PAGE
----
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 11 
 on: April 22, 2018, 08:09:43 am 
Started by victor radio74 - Last post by victor radio74
I think it is interesting to remember,a taste of piracy (/url]

 12 
 on: April 21, 2018, 08:10:28 pm 
Started by davidships - Last post by Captain Ted
Not sure if it is really like that,,but heard that the spanish government does not have anything in their budget for PSC and the PSC people have to finance their salaries through fines imposed on vessels calling spanish ports. That could be a reason for their bad names.

 13 
 on: April 21, 2018, 08:37:59 am 
Started by davidships - Last post by davidships
The Spanish port state control inspectors are renowned for "always finding something", and it was careless of the Dutch tug EDDY I (IMO 9714575) both to run low on fuel coming back from Venezuela - and then to enter Vigo without flying the Spanish courtesy ensign.  

However it is rather embarrasing that a three-year-old EU-flagged vessel should have been detained for nearly a month.  She had only just reverted to NLD flag in March, so the subsequent change to Panama while she is detained looks more like a move to keep the NLD record as low as possible.

http://www.farodevigo.es/portada-ourense/2018/03/22/capitania-inmoviliza-remolcador-holandes-fallos/1859023.html#
https://www.parismou.org/detentions-banning/current-detentions

 14 
 on: April 21, 2018, 05:13:51 am 
Started by jack2 - Last post by Igor Dilo
Thanks for the link, jack2.
Kind regards, Igor

 15 
 on: April 21, 2018, 02:05:58 am 
Started by jack2 - Last post by jack2
http://www.bst-tsb.gc.ca/eng/rapports-reports/marine/2017/m17c0060/m17c0060.asp

 16 
 on: April 21, 2018, 12:09:47 am 
Started by Richard Paton - Last post by davidships
There is no shortage of numbers and, as Phil says, they will definitely not be recycled.

There are over 10,000 "9" numbers left
A large number of "8" numbers have not been issued yet (they are used for allocations for ships which are not newbuildings)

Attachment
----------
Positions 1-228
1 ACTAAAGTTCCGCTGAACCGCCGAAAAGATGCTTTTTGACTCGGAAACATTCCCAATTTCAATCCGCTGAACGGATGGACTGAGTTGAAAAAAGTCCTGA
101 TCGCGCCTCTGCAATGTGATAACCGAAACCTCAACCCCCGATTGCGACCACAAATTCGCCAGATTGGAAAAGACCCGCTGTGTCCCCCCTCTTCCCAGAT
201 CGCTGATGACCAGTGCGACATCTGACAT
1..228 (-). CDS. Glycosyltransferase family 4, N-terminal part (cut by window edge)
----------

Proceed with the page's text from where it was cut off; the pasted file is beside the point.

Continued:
I suspect that there are a good number of never issued "5,6,7" numbers
I think that only a few "3" or "4" numbers have been utilised
As far as I know "1" numbers are at present mainly used for yachts; also some of these and some "2" numbers have been used for small vessels outside the IMO system and only appear if that vessel subsequently applies for an IMO number (eg http://www.shipspotting.com/gallery/photo_search.php?imo=2838358)
Some "invisible numbers" have been used for database purposes as temporary internal IDs
And of course, though there may be technical reasons not to use them, no "0"(zero) numbers have been used, that's another 99,999 more.

 17 
 on: April 20, 2018, 08:17:36 pm 
Started by Richard Paton - Last post by Captain Ted
may be a stupid question,but IMO numbers from 200 to 499 I never saw,,can they use them ?

 18 
 on: April 20, 2018, 07:50:20 pm 
Started by Brent - Last post by Brent
Hi JR, Napier now added to the Milburn Carrier II's final tour on ANZAC Day, between Wellington and Dunedin calls.

 19 
 on: April 20, 2018, 07:47:37 pm 
Started by Richard Paton - Last post by Richard Paton
Now IMO numbers 98 are being issued, is there any update on this question some 6 years on?....just very curious! Wink

 20 
 on: April 20, 2018, 02:03:09 pm 
Started by Jeff Thoreson - Last post by Captain Ted
Indeed a good article.
Looking at how it all started (choosing the route and what possible influenced the decision from the Masters side) and what then all happened during the trip, the seemingly none consideration of weather information or at least applying the information timely is kind of fascinating to me. What struck me most, that neither the officers on the bridge nor the Master at any time really were aware what track the hurricane took and reacted accordingly.

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